Asian soybean rust is a disease that causes leaf spots (lesions) and eventual defoliation of soybean plants, sometimes in a matter of a few weeks if untreated. Soybean yields are reduced due to poor pod set and seed filling because the infection reduces the plant’s ability to perform photosynthesis. The fungus that causes the disease is Phakopsora pachyrhizi. It reproduces prolifically by producing extremely small spores that are disseminated by the wind.
Asian soybean rust was first discovered in Hawaii in 1994, but the disease was not found in the continental United States until November 10, 2004, when the U.S. Dept. of Agriculture announced discovery of Asian soybean rust in Louisiana. In the succeeding weeks, it was found in eight additional southern U.S. states. Through late April, it had not been found on 2005-crop U.S. soybeans.
The severity of Asian soybean rust in the U.S. will be affected by several factors. There likely will be year-to-year and geographical variation in disease development, severity, and yield loss. The fungus must maintain itself on living green leaf tissue, so survival over winter will occur on weed hosts in the extreme southern U.S. or on host crops and weeds in Mexico and parts of Central America. The extent and specific location of over-winter survival will greatly affect disease development. Once spring arrives, spore production will increase and likely begin moving north into the U.S. How early in the season spore movement begins and exactly where spores are transported by the winds will affect the extent of the disease. Once spores are deposited onto a host soybean crop, moderate temperatures (60–80°F) and 6–8 hours of continuous moisture are needed for infection, so local environmental condition also will be a factor in disease occurrence and progression.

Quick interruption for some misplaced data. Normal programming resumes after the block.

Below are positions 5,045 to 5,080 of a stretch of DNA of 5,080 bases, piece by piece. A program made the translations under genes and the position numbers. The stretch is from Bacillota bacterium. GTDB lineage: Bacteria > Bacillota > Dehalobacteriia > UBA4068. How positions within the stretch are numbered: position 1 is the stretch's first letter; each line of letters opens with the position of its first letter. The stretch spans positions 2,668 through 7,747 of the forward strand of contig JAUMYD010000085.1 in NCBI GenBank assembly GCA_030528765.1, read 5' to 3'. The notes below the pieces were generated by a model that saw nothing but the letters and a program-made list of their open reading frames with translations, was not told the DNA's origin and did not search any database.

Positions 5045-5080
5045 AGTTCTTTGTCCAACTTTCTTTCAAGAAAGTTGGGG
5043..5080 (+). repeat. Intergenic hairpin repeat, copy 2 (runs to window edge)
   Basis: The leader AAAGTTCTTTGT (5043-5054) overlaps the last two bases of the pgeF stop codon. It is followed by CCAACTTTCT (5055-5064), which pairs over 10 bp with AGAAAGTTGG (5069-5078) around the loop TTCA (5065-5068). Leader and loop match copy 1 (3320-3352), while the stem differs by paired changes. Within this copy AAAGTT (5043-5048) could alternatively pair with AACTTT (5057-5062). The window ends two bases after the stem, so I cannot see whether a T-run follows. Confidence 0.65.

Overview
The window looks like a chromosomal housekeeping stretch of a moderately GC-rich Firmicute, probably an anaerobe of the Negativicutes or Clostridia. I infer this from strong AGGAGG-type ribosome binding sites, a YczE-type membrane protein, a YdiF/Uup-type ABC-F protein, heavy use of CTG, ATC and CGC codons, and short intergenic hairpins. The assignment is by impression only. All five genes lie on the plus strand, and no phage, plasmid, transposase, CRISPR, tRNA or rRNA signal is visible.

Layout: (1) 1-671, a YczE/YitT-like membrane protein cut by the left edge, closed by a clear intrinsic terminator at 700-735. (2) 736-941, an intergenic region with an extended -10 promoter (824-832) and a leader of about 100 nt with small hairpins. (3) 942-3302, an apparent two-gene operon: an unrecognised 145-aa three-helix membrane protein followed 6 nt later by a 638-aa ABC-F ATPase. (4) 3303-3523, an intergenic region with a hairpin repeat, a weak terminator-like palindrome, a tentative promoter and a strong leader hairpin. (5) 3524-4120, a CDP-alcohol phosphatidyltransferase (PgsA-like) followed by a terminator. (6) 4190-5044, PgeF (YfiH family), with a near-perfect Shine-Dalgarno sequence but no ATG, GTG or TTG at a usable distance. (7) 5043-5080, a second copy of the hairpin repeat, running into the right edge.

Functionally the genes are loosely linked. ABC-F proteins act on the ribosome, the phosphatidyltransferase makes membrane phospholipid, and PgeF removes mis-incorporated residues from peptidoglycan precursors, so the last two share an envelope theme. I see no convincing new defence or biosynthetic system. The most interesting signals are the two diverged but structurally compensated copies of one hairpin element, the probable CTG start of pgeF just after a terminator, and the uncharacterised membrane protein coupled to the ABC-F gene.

Numerous fungicides are available to U.S. soybean growers for management of this disease. Each fungicide application will add 5–10% to the cost of production, and multiple applications may be needed if successful disease management is not achieved. Successful control will depend on proper timing of fungicide application with respect to movement of spores into or development of disease in a field. Also, the fungicides are not very mobile within the plant, so proper application, deep into the crop canopy and covering the leaves, is necessary for successful control of the disease.
There are several implications for the food processing industry.
With Asian rust as a threat to the U.S. soybean crop, soybean and soy product prices will remain quite volatile until at least mid-August. Potential volatility is heightened by a sharp reduction from earlier potential in Brazil’s spring 2005 harvest. Drought reduced its production by 300–370 million bushels, equivalent to 10–12% of U.S. production. With last fall’s huge U.S. crop and excellent yields in Argentina and other countries, Brazil’s smaller crop is not creating a shortage of soybeans. But to prevent a tightening of world supplies next fall and winter, U.S. yields will need to be near normal.
Commodity-fund buying of soybean futures also has increased market volatility and likely will continue to do so. Some investment funds focus on short-term trading profits. Others include soybeans in a portfolio of numerous commodities designed to hedge against inflation. Any indication of Asian rust in southern U.S. soybeans would bring fund buyers aggressively into the soybean market.
USDA’s planting intentions survey indicated that farmers in some southern states have cut soybean plantings sharply, while most Midwest growers are keeping acreage near year-ago levels. A few Great Plains states, where risk of rust is low, are increasing soybean acreage. U.S. plantings are down about 1% from 2004. Widespread rust or lack of it this year will affect acreage trends over the next few years. In the South, early infestations could add $25–40 per acre to production costs and would encourage farmers to shift acreage to other crops in the next few years.
Serious 2005 Asian rust problems would have the potential to push soybean and soybean product prices up to levels of the first half of 2004. During that period, western Corn Belt cash soybean prices were $9–10 per bushel, about 50–65% above late April 2005 levels. Central Illinois crude soybean oil prices were in the upper 20 to mid-30¢ per bushel range (25–50% above late April 2005), with soybean meal prices at $295–315 per ton. These prices would boost costs for many processed food items and at fast-food establishments, but would encourage farmers to improve their disease-management skills. Expensive soybean meal would reduce profits for milk, pork, and poultry farmers, slowing the increased production in those commodities.